There are therefore anomalies in the Scottish Trans response that politicians might be expected to explore before endorsing it. Against that, Scottish Trans has in the past had considerable success in persuading MSPs and government to repeat its arguments as presented to them. Stonewall, also politically influential in Scotland, has reacted in similar terms.
Section 35 Challenge
The First Minister’s most recent comments suggest the Scottish Government intends to challenge in court the UK Government’s block on the Gender Recognition Reform (Scotland) Bill receiving Royal Assent. We noted here that the potential effect of a GRC on a person’s sex as defined under the Equality Act was a significant element of the UK Government’s objection to the Bill, but not the only reason it gave for making a Section 35 Order under the Scotland Act 1998. Action against the Order will need to be started by the Scottish Government no later than 17 April.
From his comments to date, the First Minister appears more interested in asserting the Parliament’s general right to pass this legislation, regardless of whether or not it has an adverse impact on the operation of the Equality Act for women, than in challenging the UK Government argument’s specific argument that this will be the effect. That sits uneasily with the new First Minister’s commitment during his leadership campaign that he would “advance women’s rights”.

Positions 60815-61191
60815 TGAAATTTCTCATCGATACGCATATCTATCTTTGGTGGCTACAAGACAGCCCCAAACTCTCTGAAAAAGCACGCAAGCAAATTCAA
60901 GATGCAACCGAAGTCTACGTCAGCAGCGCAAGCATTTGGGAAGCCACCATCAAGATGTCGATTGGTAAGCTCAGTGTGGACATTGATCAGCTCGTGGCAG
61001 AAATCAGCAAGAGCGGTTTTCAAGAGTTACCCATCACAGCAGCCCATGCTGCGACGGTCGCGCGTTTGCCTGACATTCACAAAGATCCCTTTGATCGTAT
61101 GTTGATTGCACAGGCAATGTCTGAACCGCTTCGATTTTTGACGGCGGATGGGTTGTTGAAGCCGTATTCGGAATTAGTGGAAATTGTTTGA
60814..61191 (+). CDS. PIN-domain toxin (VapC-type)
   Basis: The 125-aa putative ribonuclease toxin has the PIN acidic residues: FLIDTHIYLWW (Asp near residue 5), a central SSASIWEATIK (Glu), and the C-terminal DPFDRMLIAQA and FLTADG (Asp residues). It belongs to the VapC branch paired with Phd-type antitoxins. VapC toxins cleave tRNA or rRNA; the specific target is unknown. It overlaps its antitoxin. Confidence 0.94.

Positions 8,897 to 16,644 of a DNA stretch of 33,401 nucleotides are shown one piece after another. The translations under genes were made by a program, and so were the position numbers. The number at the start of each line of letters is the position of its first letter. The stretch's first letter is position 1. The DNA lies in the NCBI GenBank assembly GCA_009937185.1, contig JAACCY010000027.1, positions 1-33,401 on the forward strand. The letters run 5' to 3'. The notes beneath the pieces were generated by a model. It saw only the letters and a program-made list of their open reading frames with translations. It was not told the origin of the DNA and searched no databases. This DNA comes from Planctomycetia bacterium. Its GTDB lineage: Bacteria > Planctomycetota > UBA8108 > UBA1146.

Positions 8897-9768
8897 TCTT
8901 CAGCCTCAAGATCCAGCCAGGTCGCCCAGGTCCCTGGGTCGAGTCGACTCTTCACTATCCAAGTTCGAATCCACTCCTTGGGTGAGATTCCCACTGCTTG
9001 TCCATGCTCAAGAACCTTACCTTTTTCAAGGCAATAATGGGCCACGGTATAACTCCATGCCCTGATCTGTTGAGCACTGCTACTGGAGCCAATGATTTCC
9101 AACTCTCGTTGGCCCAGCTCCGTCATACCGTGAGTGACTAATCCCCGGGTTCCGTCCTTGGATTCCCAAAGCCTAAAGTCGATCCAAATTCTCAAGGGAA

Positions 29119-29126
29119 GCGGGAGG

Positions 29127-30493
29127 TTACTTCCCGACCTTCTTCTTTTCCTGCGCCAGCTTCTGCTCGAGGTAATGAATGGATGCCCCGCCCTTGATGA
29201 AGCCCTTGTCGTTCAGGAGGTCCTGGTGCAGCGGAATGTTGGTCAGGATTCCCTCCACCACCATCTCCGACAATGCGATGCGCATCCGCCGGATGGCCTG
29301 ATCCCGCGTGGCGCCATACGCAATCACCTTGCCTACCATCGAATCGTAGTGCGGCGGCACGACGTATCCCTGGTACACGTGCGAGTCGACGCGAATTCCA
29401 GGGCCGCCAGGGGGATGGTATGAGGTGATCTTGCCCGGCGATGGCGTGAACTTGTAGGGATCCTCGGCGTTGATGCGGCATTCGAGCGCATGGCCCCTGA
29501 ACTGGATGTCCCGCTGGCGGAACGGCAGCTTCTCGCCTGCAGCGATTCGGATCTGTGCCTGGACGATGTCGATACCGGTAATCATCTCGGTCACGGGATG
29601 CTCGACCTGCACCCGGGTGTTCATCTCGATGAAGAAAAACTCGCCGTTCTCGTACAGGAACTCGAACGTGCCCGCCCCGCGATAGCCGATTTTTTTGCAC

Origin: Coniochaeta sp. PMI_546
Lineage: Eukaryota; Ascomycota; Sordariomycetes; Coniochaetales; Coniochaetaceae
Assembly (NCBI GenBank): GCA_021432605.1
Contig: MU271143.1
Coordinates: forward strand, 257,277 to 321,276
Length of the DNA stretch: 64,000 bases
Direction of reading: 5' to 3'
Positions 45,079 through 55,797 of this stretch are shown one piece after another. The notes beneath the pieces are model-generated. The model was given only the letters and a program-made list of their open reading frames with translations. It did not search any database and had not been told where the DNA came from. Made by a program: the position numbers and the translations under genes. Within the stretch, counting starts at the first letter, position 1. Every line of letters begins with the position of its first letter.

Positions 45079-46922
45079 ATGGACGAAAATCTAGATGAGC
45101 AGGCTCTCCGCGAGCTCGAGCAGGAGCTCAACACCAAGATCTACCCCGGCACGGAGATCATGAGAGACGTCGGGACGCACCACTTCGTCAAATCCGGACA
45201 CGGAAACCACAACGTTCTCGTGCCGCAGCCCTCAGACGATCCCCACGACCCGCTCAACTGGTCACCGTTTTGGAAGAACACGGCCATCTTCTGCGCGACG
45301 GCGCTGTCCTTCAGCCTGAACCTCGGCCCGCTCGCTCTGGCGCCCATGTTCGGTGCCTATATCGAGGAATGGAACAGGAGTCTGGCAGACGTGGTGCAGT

Meanwhile, any change to the EA2010 is likely to take some time. The EHRC letter argues the proposal needs further consideration of its full effects, and consultation. It would then require legislation. The law will not be changed in practice until legislation has been drafted, introduced, agreed at Westminster and, importantly, brought into force. Even if this is done through the simpler model of secondary legislation, as suggested in this petition raised by Sex Matters, rather than by an amending Bill, the reaction so far suggests the process will still be challenging. None of this suggests an early change to the Equality Act.